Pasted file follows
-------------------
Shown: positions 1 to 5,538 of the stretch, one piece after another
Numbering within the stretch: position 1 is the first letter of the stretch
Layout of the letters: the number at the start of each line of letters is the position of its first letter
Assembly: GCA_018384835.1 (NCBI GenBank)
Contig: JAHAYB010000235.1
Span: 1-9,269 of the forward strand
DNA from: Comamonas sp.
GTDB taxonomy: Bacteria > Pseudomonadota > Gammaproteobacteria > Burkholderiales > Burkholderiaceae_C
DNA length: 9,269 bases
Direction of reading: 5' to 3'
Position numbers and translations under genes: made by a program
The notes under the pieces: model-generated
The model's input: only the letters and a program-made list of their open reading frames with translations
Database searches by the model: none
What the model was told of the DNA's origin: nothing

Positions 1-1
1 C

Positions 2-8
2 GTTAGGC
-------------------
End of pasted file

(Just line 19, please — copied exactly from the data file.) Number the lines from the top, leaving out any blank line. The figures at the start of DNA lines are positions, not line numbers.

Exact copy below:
2 GTTAGGC